The number of countries, regions, cities and companies worldwide that have set targets to reach net-zero emissions has increased significantly over the past two years, but the strategies needed to meet those pledges are lacking.
This is the conclusion of Net Zero Stocktake 2023, a report compiled by the climate researchers who run the Net Zero Tracker, a collaboration that aims to increase accountability of net-zero pledges. The tracker keeps count of entities of different sizes — including nations, regions and companies — that have pledged to ensure that by 2050, any greenhouse-gas emissions they make are zero or completely balanced by removal mechanisms. The tracker also assesses whether the commitments have legal heft. The stocktake is the third such exercise conducted by the group in the past three years.
The latest analysis shows that the proportion of countries with net-zero pledges that are either enshrined in law or in a weighty policy document has leapt from 7% in December 2020 to 75% (see ‘Legally weak’). “This shows that governments see actions towards net-zero as critical for the long term,” says Malango Mughogho, managing director of sustainable-finance firm ZeniZeni in Johannesburg, South Africa, and former member of a United Nations net-zero group.
The stocktake focuses on the quality, or integrity, of the measures put in place to achieve the pledges. “We looked at the data and we saw such little movement on integrity,” says John Lang, who leads the Net Zero Tracker and who works at the Energy and Climate Intelligence Unit, an advisory firm in London. They compared pledges and progress with the requirements laid out in the UN’s Race to Zero campaign.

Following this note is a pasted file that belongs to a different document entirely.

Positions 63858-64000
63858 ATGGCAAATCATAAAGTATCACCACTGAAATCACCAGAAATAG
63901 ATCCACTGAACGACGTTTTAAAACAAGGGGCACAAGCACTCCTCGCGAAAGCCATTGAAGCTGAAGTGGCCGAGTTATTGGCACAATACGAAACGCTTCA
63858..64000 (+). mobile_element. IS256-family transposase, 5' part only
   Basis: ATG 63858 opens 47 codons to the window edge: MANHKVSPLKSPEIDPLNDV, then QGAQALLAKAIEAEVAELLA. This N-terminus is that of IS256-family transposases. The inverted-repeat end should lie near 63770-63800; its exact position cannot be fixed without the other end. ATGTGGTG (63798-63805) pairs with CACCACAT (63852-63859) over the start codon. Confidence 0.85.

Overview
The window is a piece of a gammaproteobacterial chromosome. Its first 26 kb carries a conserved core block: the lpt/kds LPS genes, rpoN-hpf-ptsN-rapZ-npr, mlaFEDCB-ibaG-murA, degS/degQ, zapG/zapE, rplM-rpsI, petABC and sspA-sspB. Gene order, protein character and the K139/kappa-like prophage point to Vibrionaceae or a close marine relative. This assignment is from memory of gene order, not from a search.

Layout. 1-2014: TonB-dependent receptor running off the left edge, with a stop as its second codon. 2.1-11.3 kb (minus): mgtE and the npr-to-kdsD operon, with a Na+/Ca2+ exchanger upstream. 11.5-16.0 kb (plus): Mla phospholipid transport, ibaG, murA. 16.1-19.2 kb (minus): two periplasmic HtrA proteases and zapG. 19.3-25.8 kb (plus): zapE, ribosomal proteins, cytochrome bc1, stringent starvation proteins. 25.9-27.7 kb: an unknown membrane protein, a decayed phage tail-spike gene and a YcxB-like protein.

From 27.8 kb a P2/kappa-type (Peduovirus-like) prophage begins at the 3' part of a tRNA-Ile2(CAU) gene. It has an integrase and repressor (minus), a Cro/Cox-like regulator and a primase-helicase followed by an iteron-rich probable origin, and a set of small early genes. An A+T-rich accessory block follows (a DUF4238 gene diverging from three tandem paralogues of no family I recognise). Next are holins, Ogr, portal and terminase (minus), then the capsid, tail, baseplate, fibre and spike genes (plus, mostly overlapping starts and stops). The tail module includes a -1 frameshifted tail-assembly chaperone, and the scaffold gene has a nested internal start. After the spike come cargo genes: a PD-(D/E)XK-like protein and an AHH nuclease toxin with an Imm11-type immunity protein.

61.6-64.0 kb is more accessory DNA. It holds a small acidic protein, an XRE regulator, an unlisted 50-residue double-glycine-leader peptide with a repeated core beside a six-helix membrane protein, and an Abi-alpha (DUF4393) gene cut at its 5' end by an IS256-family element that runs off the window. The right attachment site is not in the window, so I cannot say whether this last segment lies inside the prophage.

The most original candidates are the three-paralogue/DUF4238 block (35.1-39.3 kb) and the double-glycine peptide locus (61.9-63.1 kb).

The Race to Zero scheme outlines a set of criteria called the ‘starting line’, which is the “the very minimum procedural requirements for a decent pledge”, says Lang. The criteria include having a pledge, plan and published evidence of action taken towards reaching the target.
Most states, regions or cities that have made pledges have not met the starting line criteria. “We saw no movement whatsoever” in almost every case, says Lang.
“Delivery is at the heart of net zero,” says Mughogho. She adds that creating fair regulations on net-zero targets across the globe at the levels of cities, regions, businesses and financial institutions could be one of the easiest measures to implement. “It’s a no-brainer,” she says. The UN panel on climate change will undertake its first global stocktake of progress towards the Paris Agreement goals ahead of the COP28 climate meeting in November. Mughogho says that this will help to refine understanding of the actions that governments and companies are taking (see ‘Growing goals’).
The net-zero stocktake for the first time looks at entities’ plans to phase out fossil fuels. Of the 114 fossil-fuel firms assessed, 67% have net-zero pledges. But none has a plan to phase out oil and gas completely. This doesn’t align with scientific or policy consensus, the authors say.
“We’re not asking for them to turn the tap off overnight,” says Lang, adding that all entities — not just the companies they analysed — need to have a plan for a managed decline in fossil-fuel usage over the next 30 or 40 years. These plans are not yet in place. The group hopes to collect more comprehensive data on the phasing out of fossil fuels across all the entities they track in the coming months.